What Cincinnati Reds manager David Bell needs to do before next season is take a ball-peen hammer and give all his pitchers a couple of whacks on the elbow — just enough to shake loose a couple of impediments to float in the elbow.
Well, it was revealed Wednesday afternoon that pitcher Sonny Gray underwent elbow surgery Wednesday morning to remove a couple of loose impediments.
And to top it off, Gray pitched all season with the floating pieces of bone in the elbow. They were there during spring training.
Gray was 11-8 with a 2.87 earned run average and despite the floating impediments he never missed a start. He took the mound 31 times and never gave up more than four runs and never gave up more than six hits.
“He had the elbow surgery that we knew way back in spring training he was going to have to have,” said Bell. “Everything was successful. It won’t even affect his offseason and he’ll be good to go by spring training.”
Asked if it was surprising that Gray was so dominant with particles dangling in his elbow, Bell laughed and said, “Obviously. He was able to have just an incredible season. There were symptoms that didn’t really affect him when he was pitching. But it was something that could affect him in the future so he wanted to get it taken care of as soon as he could.
“We knew it was something he could get through the year with, but needed taken care of as soon as the season was over,” Bell added. There was no pain involved when he pitched and Bell said, “There were just some symptoms, every day stuff, like not being able to straighten his arm all the way out. Little things, but nothing that affected his pitching. But it could have led to that.
“We were confident he could make it through the year and he did that and had just a great year.”
Bell had a game to manage Wednesday night and a day game Thursday before he visits Ace Hardware to look for a Ball-Peen hammer.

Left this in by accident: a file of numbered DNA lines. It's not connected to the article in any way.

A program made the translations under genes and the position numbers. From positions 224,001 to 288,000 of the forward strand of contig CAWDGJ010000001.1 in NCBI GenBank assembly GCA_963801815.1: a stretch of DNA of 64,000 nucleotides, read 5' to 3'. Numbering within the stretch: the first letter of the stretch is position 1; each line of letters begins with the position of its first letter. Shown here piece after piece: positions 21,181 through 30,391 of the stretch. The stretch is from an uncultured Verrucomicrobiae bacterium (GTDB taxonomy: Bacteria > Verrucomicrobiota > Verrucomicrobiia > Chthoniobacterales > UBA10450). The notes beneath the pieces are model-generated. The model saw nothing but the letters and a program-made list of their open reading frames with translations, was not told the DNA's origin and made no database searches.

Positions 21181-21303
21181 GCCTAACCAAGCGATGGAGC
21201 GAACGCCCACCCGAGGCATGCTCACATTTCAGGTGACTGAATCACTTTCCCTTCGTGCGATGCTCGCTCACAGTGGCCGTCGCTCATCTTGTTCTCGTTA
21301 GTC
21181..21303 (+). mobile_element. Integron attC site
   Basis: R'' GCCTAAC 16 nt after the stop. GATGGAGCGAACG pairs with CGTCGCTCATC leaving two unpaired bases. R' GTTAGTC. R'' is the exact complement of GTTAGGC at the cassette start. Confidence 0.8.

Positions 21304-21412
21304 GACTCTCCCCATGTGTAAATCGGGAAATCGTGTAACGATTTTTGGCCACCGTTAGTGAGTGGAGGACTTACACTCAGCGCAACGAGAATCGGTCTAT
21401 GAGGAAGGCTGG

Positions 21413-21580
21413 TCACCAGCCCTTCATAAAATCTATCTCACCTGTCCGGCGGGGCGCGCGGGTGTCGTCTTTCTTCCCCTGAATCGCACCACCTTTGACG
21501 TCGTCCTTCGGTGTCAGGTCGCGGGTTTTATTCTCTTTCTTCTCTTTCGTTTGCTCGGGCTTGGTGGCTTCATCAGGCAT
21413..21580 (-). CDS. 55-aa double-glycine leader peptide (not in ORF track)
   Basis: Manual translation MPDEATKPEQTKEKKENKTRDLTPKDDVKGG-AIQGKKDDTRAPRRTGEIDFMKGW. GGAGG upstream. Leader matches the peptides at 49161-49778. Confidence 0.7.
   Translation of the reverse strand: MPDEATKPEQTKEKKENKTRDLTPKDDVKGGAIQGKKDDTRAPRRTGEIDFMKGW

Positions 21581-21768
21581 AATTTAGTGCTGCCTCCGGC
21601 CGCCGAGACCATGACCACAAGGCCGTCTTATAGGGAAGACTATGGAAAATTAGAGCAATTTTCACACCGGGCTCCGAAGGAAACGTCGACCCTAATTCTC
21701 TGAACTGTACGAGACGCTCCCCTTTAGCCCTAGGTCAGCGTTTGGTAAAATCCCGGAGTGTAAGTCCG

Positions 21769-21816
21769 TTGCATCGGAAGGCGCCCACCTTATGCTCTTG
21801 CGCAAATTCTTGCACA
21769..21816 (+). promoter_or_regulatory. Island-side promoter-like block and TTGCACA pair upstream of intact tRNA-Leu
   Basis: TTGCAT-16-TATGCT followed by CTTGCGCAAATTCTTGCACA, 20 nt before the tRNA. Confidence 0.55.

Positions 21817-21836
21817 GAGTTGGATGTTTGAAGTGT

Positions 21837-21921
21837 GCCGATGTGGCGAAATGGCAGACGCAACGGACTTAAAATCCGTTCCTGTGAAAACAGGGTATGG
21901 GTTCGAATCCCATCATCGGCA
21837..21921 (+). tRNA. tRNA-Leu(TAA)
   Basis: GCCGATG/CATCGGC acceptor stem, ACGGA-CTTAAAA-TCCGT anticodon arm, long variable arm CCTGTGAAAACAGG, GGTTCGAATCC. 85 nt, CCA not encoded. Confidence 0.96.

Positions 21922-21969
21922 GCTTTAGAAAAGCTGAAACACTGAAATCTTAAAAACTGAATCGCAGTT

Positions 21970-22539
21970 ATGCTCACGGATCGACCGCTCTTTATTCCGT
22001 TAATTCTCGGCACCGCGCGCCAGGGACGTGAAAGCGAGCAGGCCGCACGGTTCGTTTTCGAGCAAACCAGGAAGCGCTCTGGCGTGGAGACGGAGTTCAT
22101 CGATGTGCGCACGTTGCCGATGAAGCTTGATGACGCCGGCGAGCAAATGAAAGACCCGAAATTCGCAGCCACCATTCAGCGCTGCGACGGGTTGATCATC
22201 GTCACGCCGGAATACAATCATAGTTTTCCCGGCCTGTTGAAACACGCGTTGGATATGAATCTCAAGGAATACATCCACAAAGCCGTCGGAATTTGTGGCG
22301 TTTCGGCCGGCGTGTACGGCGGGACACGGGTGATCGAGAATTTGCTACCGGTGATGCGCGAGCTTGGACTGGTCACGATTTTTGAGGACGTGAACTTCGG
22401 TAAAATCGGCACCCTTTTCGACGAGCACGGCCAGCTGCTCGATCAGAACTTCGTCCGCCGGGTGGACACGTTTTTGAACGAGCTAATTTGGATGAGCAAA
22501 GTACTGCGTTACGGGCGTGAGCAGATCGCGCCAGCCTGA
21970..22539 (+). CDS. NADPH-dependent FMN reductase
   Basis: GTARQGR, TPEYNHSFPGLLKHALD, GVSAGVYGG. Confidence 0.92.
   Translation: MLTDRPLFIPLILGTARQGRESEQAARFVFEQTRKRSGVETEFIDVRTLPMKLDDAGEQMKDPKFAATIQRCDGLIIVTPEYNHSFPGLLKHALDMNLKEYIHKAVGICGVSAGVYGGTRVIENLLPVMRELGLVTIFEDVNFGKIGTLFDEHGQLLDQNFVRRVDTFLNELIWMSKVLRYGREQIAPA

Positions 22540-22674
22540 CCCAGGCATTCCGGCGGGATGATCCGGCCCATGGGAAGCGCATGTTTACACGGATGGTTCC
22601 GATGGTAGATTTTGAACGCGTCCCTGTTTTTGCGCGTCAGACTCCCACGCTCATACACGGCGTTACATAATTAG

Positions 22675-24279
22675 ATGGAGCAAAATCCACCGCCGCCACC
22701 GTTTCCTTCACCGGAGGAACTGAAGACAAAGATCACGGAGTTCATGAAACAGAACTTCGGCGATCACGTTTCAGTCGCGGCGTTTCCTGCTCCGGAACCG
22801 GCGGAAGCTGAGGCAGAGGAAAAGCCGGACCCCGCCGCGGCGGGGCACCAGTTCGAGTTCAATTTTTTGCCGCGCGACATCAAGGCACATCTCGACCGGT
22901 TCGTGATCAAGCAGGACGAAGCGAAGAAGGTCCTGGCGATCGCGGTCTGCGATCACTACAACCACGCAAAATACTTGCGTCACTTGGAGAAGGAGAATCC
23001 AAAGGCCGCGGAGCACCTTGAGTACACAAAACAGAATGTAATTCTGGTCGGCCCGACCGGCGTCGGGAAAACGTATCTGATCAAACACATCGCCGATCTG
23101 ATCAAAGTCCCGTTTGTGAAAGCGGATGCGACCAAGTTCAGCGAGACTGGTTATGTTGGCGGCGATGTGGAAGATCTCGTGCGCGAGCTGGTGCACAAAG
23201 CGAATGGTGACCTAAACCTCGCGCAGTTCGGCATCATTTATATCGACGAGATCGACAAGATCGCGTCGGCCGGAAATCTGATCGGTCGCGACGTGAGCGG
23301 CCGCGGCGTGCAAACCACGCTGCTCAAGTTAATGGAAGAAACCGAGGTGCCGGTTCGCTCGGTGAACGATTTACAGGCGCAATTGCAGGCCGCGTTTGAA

BELL WAS A LITTLE kid running around the Reds clubhouse when his father, Buddy Bell, played for the Reds. And Marty Brennaman was in the middle of his 46-year run as the team’s radio play-by-play guy.
Now, Bell is completing his first year as Reds manager and Brennaman is completing his last as broadcaster.
“I realize how much Marty means to this team and to this city,” said Bell. “Being from here, it was really important for me to do a good job, mainly on the pre-game radio show with him every day.
“I wanted to live up to his expectations and do a great job for him,” Bell added. “He even had to start the tape recorder over a few times and he didn’t make me feel too bad about it.”
Bell was appreciative that Brennaman took it easy on him, threw him more softball questions than high, hard ones.
“When somebody is so great at what they do and it is so natural and it not being my specialty, I worried about doing a great job with this guy. I enjoyed it because he asked great questions.
“It gave me an opportunity to really get to know him, more than I ever have, even though I grew up listening to him,” said Bell. “I’d never got to know him. It was very enjoyable for me and great to have that time with him.”
Bell was asked if it was difficult to separate the memories of Marty while Bell was growing up and now working with him professionally.
“I often feel like it is back when I was a little kid running around the clubhouse,” he said. “It is probably why I look at him the way I do. Growing up, I was like any other fan. Then when my dad played here I had a different level of interest.
“Those games meant so much to me and my family and to listen to a guy who was so good at describing the action, especially on the road when we weren’t able to go the games, was special.
“The best way I can describe it is that those games were so important to me and he had a way of making every game feel just as important to him and that is a real gift.”
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